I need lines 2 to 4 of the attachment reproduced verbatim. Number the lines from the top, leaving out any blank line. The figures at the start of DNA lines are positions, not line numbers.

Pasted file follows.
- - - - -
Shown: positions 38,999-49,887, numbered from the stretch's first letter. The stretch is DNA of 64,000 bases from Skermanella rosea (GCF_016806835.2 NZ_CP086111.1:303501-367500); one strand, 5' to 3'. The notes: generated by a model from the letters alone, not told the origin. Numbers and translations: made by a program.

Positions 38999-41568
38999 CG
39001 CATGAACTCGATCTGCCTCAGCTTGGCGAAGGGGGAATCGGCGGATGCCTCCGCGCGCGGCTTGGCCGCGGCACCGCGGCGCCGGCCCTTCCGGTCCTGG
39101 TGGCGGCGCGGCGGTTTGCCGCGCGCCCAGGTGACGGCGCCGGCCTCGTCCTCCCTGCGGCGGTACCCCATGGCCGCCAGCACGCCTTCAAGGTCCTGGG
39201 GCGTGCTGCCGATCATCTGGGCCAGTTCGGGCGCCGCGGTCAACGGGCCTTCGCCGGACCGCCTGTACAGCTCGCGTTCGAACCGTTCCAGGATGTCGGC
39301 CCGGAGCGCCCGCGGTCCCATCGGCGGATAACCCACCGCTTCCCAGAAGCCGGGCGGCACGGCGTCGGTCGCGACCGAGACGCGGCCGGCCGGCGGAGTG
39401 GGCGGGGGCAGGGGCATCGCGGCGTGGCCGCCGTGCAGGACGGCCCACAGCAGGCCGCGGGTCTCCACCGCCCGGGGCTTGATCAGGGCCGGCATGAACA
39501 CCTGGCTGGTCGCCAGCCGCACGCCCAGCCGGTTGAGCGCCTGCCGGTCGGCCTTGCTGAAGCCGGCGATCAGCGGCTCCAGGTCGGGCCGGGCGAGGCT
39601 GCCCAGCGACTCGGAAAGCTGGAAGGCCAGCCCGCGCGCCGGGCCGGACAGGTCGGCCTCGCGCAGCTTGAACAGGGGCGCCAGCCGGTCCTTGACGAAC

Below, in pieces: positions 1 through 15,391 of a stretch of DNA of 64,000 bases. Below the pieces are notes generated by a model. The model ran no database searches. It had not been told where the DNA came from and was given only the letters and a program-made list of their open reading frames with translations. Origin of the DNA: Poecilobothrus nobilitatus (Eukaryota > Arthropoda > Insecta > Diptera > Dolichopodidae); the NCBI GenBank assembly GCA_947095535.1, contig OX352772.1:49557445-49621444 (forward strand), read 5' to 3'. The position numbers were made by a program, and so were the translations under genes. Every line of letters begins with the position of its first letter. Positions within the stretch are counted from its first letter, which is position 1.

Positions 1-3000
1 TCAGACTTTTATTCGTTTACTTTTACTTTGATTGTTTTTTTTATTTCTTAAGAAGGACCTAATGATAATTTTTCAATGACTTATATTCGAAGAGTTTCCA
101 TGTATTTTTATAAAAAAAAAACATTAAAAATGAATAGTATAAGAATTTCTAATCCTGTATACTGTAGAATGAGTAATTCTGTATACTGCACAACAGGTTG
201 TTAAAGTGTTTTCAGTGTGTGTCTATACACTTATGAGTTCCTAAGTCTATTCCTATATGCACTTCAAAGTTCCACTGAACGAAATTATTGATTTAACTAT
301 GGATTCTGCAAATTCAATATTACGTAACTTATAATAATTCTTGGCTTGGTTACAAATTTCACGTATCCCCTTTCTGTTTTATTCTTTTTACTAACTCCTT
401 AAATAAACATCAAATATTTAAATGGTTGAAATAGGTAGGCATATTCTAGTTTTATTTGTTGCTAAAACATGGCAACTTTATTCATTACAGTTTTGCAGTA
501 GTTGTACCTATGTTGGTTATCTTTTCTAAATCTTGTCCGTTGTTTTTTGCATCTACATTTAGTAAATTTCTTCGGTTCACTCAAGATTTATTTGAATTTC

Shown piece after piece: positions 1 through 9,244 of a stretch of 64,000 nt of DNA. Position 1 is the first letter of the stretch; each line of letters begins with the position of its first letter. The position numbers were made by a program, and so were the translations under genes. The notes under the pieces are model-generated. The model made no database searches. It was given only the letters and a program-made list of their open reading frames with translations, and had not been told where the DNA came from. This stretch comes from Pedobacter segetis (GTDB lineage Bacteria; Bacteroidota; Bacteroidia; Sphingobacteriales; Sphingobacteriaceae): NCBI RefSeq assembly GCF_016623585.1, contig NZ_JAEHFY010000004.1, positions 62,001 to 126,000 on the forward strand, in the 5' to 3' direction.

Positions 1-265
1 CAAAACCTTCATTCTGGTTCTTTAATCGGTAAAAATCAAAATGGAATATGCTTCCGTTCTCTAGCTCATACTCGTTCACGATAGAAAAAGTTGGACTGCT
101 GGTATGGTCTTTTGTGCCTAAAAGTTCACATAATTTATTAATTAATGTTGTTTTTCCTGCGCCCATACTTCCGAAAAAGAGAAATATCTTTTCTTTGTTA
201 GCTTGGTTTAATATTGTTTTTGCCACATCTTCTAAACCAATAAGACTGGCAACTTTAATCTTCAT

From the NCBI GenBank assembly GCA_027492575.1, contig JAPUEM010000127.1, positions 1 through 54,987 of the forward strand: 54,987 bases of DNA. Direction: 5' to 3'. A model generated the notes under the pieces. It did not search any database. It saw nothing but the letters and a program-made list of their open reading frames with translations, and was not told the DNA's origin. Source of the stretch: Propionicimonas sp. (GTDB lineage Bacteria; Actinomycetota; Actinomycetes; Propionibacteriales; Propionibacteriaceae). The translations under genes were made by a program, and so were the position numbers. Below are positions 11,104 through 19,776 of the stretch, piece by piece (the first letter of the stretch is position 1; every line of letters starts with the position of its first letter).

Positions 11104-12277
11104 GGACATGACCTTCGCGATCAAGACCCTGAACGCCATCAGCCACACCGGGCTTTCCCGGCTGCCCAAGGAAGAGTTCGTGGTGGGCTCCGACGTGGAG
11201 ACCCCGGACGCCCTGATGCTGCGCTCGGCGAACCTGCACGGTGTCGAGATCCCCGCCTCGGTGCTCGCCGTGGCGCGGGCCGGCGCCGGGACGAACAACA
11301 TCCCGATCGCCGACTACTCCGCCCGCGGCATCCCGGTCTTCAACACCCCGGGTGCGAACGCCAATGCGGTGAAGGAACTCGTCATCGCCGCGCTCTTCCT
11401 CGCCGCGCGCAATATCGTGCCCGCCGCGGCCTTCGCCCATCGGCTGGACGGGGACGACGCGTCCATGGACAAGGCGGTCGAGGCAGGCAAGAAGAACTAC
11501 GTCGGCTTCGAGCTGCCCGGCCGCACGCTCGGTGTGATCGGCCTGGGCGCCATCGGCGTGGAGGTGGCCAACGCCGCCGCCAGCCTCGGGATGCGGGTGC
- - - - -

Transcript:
Positions 38999-41568
38999 CG
39001 CATGAACTCGATCTGCCTCAGCTTGGCGAAGGGGGAATCGGCGGATGCCTCCGCGCGCGGCTTGGCCGCGGCACCGCGGCGCCGGCCCTTCCGGTCCTGG